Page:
By Marjorie MacDonald
Keen to stay on track today, I started the day with a shopping trip – choosing the grocery store that I know is generally cheaper (but the vegetables are not as nice) than the others. I bought some mixed beans and oxo cubes to make soup, a small bag of black beans, a small bag of brown rice, a bag of mottled apples on the discount shelf, two onions, a bunch of spinach, a small bag of skim milk powder, a loaf of whole wheat bread (the cheap kind), a dozen eggs (not free range, free run, or Omega 3) and the most inexpensive small bag of ground coffee I could find. I wistfully passed over the fair trade coffee beans I might otherwise purchase. As I walked to the checkout, I saw a bunch of bananas on sale and got very excited that I had just enough money left to buy them.
If I had children to feed I would likely not have purchased coffee at all – it would be an unjustifiable expense. The sacrifices necessary of parents on welfare are a stark reality when there is only $26.00 in your pocket. It also immediately became clear to me that people on welfare do not have the opportunity to take advantage of the benefits of bulk purchasing to get the better prices. Small bags of beans and rice cost more per unit than large bags that will feed more mouths and last longer, but buying the large bag uses up too much of the food allowance. I can see this becoming a vicious cycle and never allowing one to get even just a wee bit ahead. You have to have money to save money!
Yesterday, I was consumed with sorting out the details of how I was going to engage in this challenge, so I did not have much time to confront and consider the meaning of this experience or why I was actually doing this. Today, with the details taken care of, I had time to think about all of this and to confront some of the emotions that were just below the surface yesterday. I was reminded of something I had not thought about in many years – my own childhood growing up in a family of 8 children. We did not often go hungry, but the cost of food was an issue for my parents, at least when I was quite young (later their financial situation improved greatly). But then, we drank powdered milk, ate primarily hamburger for meat (or fish sticks on Friday), sometimes had a “bologna roast,” and rarely had fresh vegetables.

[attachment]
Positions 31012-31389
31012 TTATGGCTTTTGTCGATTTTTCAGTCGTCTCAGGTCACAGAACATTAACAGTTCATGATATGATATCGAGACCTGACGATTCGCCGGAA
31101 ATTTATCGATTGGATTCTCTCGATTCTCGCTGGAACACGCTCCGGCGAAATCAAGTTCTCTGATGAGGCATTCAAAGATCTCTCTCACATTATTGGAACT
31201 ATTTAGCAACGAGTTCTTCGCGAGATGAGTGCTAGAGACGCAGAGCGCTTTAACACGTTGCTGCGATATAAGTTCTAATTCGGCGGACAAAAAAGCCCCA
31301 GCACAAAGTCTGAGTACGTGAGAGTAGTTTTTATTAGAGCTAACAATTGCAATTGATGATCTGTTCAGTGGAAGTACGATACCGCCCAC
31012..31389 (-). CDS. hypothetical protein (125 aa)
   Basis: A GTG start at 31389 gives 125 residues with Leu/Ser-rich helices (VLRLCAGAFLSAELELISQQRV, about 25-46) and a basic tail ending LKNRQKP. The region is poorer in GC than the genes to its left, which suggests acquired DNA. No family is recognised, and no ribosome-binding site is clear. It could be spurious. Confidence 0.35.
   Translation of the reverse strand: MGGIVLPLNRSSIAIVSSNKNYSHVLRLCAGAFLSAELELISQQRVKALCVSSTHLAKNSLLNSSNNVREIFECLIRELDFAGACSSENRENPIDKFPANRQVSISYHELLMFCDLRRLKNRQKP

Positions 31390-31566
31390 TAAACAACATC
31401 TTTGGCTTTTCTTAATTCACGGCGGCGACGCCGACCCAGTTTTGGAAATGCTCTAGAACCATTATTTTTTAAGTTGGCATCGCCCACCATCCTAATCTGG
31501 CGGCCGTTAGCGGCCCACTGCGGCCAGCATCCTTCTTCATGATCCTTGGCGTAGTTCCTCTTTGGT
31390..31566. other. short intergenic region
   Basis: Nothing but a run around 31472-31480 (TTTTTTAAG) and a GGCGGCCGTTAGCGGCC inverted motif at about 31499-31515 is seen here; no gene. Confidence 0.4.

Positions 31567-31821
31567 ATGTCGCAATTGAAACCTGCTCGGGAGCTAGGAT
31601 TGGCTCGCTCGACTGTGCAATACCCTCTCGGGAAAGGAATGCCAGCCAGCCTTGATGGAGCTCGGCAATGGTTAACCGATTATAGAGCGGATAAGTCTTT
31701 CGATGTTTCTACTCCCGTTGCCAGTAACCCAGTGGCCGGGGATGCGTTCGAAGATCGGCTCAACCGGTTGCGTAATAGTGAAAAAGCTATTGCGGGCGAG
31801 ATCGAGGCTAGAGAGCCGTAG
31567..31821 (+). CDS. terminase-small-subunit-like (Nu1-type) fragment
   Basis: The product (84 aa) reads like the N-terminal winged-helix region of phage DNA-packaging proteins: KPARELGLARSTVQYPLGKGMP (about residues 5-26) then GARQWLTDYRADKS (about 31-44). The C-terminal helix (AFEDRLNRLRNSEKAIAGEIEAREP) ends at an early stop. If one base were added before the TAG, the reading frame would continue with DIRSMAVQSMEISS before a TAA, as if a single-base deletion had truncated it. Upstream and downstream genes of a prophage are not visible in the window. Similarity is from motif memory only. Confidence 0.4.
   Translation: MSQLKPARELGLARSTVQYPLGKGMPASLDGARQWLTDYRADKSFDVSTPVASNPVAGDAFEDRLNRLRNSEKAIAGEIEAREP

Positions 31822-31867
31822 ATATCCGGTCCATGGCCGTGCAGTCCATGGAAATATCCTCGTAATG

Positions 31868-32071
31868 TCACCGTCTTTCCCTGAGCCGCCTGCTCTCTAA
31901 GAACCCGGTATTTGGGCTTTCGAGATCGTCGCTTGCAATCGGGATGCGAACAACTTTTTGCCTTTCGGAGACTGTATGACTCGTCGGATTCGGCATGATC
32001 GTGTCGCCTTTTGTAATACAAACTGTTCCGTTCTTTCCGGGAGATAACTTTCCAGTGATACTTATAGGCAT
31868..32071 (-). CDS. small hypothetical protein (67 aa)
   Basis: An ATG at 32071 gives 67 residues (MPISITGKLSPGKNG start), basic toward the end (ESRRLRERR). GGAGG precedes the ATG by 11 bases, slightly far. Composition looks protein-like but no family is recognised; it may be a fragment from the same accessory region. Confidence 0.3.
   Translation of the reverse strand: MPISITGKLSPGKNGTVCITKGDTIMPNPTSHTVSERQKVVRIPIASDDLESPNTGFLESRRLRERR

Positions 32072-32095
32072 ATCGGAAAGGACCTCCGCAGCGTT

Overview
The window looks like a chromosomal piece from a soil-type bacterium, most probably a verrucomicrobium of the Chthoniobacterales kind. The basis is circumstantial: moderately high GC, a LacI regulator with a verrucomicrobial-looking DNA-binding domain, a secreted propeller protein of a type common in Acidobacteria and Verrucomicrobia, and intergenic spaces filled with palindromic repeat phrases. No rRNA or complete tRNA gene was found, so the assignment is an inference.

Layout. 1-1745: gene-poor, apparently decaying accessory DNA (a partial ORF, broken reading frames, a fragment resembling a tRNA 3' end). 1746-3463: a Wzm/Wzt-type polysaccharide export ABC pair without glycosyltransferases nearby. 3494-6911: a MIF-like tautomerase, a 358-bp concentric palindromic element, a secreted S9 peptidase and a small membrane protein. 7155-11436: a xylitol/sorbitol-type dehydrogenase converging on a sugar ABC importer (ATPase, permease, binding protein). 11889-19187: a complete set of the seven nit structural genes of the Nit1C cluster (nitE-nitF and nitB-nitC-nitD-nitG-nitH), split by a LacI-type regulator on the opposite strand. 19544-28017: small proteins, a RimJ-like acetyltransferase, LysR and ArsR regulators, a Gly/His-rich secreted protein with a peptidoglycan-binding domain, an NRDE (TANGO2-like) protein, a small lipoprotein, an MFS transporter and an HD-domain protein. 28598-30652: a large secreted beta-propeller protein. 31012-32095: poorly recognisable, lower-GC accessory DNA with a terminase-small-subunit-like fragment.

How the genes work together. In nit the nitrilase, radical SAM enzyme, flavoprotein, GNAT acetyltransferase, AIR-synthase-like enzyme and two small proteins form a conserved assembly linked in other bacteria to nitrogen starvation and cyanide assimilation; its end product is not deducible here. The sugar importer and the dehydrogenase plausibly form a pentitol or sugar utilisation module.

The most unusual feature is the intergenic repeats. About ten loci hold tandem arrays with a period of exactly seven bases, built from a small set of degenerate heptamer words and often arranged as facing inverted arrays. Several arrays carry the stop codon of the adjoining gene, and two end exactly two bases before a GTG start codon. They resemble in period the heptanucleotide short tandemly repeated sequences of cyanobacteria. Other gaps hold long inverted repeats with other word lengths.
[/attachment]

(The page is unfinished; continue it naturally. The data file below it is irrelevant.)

There was almost never enough for seconds, but when there was, the first one to finish got the seconds, so I learned to eat fast and that unhealthy habit remains with me today. My mother had to intervene to make sure that everyone had a turn for seconds over the course of a week. What dawned on me suddenly yesterday was something I had never realized or considered as a child. You will probably wonder about my intelligence level that I didn’t realize what was going on, but my mother sometimes said – when we told her to sit down and eat was – “No, you go ahead, I’m not hungry. I ate something awhile ago.” And we would jump in and eat her share. She was sacrificing her food so that we would have more and I was completely oblivious to this. Of course, I forgot all about it when I got older and we became more financially secure. She never discussed this with us even as adults.
But I know that this is a common experience for those living in poverty. No one should have to sacrifice their own food and health to feed their children. Please do your part and lobby your MLA to “Raise the Rates”. While you are lobbying your MLA, also encourage them to support a poverty reduction plan. To get started, visit the Poverty Reduction Coalition’s ‘Meet your MLA and Ask Them’ online resource.